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Paleo Slide Set: The Ice Ages

Southern hemisphere glacial and estimated sea ice coverage

Glaciers presently cover some 15.8 million square kilometers of the earth's surface, which is about 10% of the earth's land area (roughly the size of South America). In this image of the surface topography of the Southern Hemisphere, ice covered regions are white, and the rainbow colors depict different elevations.

15.8 million square kilometers may sound like a lot of ice but in the past glaciers occupied even more of our planet. Eighteen-thousand years ago, at the peak of the last ice age, scientists estimate that nearly 32% of the earth's land area was covered with ice, including much of Canada, Scandinavia, and the British Isles. In what is now the United States, huge sheets of ice even stretched as far south as southern Wisconsin and Long Island. In Europe, ice covered northern Germany, Poland, and the northern reaches of the former Soviet Union. These glaciers developed because the earth was in the midst of an ice age. What caused the earth's climate to change so dramatically? Why did ice ages begin, why did they end, and what can we expect the future to hold?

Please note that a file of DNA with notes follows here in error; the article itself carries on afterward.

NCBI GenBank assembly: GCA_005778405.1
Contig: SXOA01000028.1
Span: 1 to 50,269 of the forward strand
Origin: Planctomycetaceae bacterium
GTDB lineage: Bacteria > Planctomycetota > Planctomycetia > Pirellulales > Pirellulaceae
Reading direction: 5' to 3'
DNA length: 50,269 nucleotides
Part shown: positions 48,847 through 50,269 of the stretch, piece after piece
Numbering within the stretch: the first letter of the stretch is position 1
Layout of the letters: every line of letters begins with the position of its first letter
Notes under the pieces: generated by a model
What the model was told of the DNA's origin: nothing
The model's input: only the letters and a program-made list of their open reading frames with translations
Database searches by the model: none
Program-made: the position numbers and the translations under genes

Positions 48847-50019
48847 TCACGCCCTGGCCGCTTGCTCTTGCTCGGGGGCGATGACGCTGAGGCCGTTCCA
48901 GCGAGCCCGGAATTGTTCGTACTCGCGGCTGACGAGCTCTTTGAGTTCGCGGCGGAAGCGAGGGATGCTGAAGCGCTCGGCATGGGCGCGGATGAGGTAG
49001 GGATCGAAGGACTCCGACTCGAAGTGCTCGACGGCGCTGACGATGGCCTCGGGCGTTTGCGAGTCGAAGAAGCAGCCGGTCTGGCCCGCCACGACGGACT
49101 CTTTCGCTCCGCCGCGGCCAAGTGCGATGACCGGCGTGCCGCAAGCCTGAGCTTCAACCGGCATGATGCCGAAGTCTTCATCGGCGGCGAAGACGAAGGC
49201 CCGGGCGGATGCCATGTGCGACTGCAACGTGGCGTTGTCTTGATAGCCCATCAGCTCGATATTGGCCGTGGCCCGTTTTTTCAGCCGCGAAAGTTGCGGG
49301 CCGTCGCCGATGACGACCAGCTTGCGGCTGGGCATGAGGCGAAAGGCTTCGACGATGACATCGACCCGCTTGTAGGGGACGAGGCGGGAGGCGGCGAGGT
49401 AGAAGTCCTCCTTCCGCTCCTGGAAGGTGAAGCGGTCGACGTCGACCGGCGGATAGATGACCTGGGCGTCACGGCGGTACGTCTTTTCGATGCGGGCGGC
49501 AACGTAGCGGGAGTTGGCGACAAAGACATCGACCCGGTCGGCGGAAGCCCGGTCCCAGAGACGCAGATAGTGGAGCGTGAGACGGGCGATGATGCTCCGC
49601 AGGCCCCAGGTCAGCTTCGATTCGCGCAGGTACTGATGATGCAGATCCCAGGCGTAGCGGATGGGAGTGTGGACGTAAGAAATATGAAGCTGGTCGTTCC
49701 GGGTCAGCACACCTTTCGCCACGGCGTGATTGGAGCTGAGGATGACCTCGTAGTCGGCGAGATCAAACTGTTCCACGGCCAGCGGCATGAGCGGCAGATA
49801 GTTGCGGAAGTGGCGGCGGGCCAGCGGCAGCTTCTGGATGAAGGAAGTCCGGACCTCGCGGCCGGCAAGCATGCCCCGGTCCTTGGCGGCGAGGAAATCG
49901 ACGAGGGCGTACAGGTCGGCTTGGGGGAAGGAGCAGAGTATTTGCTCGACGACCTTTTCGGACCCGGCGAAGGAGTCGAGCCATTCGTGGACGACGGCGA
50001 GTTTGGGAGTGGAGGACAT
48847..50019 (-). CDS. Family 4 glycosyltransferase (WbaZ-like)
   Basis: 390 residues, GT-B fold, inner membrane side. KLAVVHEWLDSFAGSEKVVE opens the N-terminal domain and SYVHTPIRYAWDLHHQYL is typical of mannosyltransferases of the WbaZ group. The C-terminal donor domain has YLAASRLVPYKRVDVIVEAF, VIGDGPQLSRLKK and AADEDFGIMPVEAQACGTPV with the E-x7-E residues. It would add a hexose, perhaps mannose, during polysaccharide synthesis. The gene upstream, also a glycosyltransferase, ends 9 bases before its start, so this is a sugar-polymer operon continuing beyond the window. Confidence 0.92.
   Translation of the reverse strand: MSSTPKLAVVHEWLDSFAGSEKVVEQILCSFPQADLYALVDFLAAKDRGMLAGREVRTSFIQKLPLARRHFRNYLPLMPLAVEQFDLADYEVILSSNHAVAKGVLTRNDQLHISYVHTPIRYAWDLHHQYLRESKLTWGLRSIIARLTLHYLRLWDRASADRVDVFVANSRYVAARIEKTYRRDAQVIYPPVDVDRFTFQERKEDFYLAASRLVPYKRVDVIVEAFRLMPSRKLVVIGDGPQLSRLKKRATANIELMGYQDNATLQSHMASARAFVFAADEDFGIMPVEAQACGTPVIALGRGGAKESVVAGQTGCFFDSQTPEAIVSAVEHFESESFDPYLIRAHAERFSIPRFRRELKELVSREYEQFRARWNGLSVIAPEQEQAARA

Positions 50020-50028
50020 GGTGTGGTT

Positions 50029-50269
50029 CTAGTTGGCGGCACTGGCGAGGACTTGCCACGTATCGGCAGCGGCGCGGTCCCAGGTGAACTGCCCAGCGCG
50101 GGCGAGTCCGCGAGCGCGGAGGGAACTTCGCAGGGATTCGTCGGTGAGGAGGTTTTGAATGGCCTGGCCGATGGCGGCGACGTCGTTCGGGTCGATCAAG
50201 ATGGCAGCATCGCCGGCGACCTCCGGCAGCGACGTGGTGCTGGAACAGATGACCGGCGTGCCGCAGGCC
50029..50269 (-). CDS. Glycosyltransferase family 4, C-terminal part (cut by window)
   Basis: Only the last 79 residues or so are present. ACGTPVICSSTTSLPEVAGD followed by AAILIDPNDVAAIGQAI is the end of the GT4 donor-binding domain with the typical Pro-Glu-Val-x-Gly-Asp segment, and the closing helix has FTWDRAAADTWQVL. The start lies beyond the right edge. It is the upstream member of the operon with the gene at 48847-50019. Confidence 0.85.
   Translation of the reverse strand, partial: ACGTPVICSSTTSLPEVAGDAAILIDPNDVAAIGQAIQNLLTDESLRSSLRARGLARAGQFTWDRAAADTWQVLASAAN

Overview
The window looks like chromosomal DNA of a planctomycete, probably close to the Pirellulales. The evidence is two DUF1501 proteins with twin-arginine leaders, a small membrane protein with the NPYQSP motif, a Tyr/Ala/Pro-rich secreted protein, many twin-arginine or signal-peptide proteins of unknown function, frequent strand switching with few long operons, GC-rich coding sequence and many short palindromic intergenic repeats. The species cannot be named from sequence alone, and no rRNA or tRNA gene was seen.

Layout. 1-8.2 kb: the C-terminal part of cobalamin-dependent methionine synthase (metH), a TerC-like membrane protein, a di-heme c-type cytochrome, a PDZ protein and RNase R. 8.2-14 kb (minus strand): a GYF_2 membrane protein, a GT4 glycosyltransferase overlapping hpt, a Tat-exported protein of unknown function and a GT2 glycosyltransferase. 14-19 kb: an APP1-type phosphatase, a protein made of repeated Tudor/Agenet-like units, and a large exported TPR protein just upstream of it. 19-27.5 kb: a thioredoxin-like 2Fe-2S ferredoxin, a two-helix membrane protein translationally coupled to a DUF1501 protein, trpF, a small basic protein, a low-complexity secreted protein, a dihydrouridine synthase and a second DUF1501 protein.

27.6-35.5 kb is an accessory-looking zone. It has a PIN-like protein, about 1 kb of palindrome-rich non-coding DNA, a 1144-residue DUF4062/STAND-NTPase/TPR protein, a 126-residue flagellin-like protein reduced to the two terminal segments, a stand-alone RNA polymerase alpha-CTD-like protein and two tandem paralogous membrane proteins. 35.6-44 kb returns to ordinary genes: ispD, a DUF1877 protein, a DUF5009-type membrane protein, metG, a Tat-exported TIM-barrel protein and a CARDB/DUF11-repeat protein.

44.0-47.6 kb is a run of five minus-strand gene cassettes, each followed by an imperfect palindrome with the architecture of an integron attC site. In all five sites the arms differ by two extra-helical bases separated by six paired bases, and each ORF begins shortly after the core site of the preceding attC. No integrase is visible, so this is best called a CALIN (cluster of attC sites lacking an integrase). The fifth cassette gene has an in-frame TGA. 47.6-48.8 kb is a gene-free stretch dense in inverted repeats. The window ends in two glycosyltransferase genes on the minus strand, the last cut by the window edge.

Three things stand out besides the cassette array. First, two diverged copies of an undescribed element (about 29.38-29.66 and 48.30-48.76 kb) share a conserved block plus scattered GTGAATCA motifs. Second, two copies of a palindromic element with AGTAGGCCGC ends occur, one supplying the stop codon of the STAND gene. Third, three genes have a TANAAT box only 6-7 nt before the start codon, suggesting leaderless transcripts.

This image compares 18,000 years before present and modern day glacial and estimated sea ice coverage of the southern hemisphere.

Photo Credits:
Mark McCaffrey
Paleoclimate Program/NOAA

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Last Modified: 12 October 2001

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